Part 3: Composition scanning

If you just showed up here, go back and start at the intro post, you’ll want the missing context before reading this article.

In this post we’re going to talk about a newer type of scanner called a composition scanner. The idea here is when you build an application today it’s never just what you wrote. It also includes source code from a large number of other sources. Usually these other sources are open source.

A composition scanner will look at your project, specifically the things you didn’t write, and attempt to alert you if you are including components that have known security vulnerabilities. It’s very common to not upgrade the open source we put into our projects. Upgrading is hard and can break things, so doing nothing is easier most of the time. Composition scanners let us see what’s hiding in the depths of our project, sometimes it isn’t very pretty.

An easy example we can use is if you are including OpenSSL code in your application. Do you know if the version of OpenSSL you are using is still vulnerable to Heartbleed? You probably can’t say for certain if this is true or not, but a composition scanner probably can.

Who let all this open source in?

Everything we build today is open source. I’m sure a non trivial number of readers just jumped up and shouted “no it isn’t”. There are two kinds of open source today. The open source we know is open source, and the open source we think isn’t.

I’m only half joking here. The reality is everything is filled to the brim with open source now. If you’re building anything and you aren’t using as much open source software as you can find, you’re a fool. Sure you have some of your own features you’ve written that aren’t technically covered by an open source license, but when that’s only 10% of your codebase, you better be willing to pay attention to the other 90%.

When we use open source in our products, projects, and businesses, we lose the protection of security through obscurity. “But security through obscurity doesn’t work!” You shout. It does actually work, until it doesn’t. There is a huge number of applications out there that are only secure because nobody has ever looked at them, and nobody ever will. These applications have existed for years and will continue to exist for years hidden behind the veil of obscurity.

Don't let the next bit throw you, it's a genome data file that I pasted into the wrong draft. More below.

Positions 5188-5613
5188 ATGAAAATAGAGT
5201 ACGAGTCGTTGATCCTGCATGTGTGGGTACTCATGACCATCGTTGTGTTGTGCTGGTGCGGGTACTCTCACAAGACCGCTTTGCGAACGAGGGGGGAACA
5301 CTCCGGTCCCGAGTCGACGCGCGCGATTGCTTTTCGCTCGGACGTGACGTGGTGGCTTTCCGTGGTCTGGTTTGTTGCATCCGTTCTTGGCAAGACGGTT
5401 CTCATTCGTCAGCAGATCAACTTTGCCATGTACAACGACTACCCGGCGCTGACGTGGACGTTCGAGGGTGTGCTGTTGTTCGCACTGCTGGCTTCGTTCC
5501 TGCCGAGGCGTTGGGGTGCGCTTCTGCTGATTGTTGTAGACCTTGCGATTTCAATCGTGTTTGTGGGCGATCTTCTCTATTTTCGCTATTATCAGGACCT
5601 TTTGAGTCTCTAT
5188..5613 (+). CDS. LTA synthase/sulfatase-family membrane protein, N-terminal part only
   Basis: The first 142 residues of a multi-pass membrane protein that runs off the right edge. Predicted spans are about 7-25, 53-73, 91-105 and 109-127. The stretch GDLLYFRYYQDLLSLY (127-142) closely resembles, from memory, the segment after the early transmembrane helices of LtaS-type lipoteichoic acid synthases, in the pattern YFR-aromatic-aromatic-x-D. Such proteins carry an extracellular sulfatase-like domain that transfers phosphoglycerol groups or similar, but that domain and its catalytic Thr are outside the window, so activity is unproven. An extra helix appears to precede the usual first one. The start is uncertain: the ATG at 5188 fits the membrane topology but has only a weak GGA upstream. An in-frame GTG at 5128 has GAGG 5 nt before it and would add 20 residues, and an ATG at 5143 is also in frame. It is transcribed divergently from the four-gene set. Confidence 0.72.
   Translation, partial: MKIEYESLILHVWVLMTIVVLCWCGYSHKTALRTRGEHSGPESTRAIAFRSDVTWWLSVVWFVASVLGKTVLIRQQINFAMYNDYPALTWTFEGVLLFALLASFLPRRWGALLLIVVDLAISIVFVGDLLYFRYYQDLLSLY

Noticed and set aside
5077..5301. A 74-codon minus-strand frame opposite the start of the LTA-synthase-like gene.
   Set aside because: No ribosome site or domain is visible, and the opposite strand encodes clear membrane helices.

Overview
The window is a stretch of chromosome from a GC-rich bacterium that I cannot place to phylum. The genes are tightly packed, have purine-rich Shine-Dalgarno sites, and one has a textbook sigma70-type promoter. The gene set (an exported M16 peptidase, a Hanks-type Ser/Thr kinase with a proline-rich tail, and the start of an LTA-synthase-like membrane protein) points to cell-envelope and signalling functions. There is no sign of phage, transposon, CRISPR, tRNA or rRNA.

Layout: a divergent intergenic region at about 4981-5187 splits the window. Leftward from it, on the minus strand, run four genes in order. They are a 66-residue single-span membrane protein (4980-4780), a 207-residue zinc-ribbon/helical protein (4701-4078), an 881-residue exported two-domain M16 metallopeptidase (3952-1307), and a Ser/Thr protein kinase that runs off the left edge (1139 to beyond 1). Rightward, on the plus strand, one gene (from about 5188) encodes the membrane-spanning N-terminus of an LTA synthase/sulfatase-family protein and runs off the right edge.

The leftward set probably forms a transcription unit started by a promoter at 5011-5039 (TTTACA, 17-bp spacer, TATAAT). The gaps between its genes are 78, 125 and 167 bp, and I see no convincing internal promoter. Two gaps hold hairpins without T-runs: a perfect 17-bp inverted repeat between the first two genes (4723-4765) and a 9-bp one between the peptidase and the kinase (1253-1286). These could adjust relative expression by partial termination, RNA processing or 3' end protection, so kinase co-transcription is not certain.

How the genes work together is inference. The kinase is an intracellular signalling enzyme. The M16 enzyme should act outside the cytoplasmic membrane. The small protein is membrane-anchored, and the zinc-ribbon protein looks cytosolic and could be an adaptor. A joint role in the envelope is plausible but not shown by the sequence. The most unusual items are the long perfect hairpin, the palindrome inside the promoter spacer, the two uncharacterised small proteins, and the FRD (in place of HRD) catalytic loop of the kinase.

But once we include some open source, we’re going to start getting noticed. It’s like bringing the best looking person to the party. Everyone notices. It’s a bit poetic that by downloading and using something free, the cost is attention. What I mean by this is if you have a public web site, there are people scanning the internet looking for certain known libraries. There are attackers scanning the internet for certain applications running on it. There are researchers scanning all the source code in github looking for known bad libraries. When your website was just some perl code you wrote in 1995, nobody noticed or cared. Now that’s you’re using AngularJS, everyone sees.

Updating dependencies is harder than not updating them

Now, as we mentioned just above, everything is open source now. Open source comes with a catch though. You include it in your application at a point in time, then the arrow of time marches forward. There are some who like to say software ages like milk, not wine. But I say it ages like humans. It’s exciting, good looking, and nimble when it’s young, then the ravages of time start to set in and things stop being young and beautiful pretty fast.

You have to update your open source dependencies. You can’t just grab some code off the internet and forget it’s there. There are going to be newer versions that fix bugs and security issues. You’ll want those fixes. This is further complicated because sometimes the new version of an open source library will break your application. It could be a bug in the new version, it could be you were using something incorrectly, or they might just break it on purpose because they decided the old way was bad. Every time you pull in a new version of something there will be a cost. Sometimes the cost is as small as pulling in the new version. Sometimes the cost will be refactoring half of your application.